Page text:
1 Simple Customer Cen-tric.

I have no doubt that you’re proud of what you and your business do.  Whether it’s a novel product carving out an entirely new market niche, or a tried-and-tested service at which you’re indubitably better than your competitors, it can be all-to-easy to fall into the trap of talking about yourself – what makes you better, how much effort you’ve put into getting to where you are, what special processes you’ve perfected to keep projects running smoothly…

The truth, I’m afraid, is painful to hear… NO ONE CARES*.

No one visits a website to read about you.  They don’t open an email to give you a chance to talk about yourself.  Even now, reading this blog, you’re not doing it because you’re interested in me – you’re reading it to see whether there’s anything in here that’ll make things easier for you.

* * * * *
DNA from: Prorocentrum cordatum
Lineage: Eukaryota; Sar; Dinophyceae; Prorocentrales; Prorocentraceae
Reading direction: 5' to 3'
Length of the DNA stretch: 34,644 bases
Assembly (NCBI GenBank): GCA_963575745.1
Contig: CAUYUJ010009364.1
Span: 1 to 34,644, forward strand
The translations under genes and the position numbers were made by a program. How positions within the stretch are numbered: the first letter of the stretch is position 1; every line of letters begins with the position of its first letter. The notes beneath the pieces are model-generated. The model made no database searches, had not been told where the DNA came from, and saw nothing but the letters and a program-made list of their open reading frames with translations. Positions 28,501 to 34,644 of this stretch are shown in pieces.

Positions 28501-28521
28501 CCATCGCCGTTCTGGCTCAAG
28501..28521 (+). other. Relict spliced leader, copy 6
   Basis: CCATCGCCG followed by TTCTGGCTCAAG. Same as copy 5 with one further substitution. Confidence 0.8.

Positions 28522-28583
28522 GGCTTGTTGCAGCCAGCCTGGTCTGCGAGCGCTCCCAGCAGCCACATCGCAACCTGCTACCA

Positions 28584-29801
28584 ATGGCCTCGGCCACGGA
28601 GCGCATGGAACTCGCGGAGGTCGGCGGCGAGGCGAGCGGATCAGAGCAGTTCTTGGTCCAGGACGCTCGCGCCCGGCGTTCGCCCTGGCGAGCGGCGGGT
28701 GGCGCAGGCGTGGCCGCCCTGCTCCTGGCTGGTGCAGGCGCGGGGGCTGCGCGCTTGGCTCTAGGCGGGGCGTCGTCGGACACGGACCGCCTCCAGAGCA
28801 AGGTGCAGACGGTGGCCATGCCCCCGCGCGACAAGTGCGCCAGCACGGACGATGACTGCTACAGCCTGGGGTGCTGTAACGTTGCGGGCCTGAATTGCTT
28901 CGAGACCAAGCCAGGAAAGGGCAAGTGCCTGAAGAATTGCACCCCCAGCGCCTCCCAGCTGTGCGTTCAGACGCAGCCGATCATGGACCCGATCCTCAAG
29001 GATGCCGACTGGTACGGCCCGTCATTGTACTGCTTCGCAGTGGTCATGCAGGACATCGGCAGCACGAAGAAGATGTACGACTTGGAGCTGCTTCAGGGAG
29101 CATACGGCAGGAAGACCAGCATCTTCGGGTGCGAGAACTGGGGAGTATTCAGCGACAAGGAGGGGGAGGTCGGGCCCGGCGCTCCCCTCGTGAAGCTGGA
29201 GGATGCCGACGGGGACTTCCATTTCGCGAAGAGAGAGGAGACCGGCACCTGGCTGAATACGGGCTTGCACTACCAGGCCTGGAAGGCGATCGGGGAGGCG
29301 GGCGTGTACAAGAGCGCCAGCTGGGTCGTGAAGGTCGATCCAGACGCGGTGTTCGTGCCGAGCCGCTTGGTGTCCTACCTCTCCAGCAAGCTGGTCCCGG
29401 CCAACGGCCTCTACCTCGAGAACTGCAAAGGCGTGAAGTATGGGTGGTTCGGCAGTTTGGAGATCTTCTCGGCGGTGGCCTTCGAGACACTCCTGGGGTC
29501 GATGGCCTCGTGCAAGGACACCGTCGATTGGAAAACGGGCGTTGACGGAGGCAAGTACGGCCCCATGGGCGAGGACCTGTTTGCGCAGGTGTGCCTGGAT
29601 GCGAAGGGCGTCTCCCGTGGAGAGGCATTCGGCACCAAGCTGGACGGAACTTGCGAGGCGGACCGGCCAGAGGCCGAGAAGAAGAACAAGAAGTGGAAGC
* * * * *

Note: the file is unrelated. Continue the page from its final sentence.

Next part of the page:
Focus on the benefits

Customer-centric messaging is all about writing not for yourself, but for your audience.  It’s about working out how to position yourself in terms of how your customers will benefit by choosing you.  It’s about looking at their challenges, and figuring out what questions they’re asking, and making sure you’re answering them first.

e.g .  I’ve developed an incredible new seat belt system.  It uses a proprietary fabric in a unique weave that took 4 years to perfect, drawing on a team of industry professionals with more than 60 years’ belt-design experience between them.  It’s guaranteed to stop a 300kg weight in half a second without that weight undergoing anything more than a maximum of 2G’s of lateral force.  It is, from a technical standpoint, nothing short of a miracle.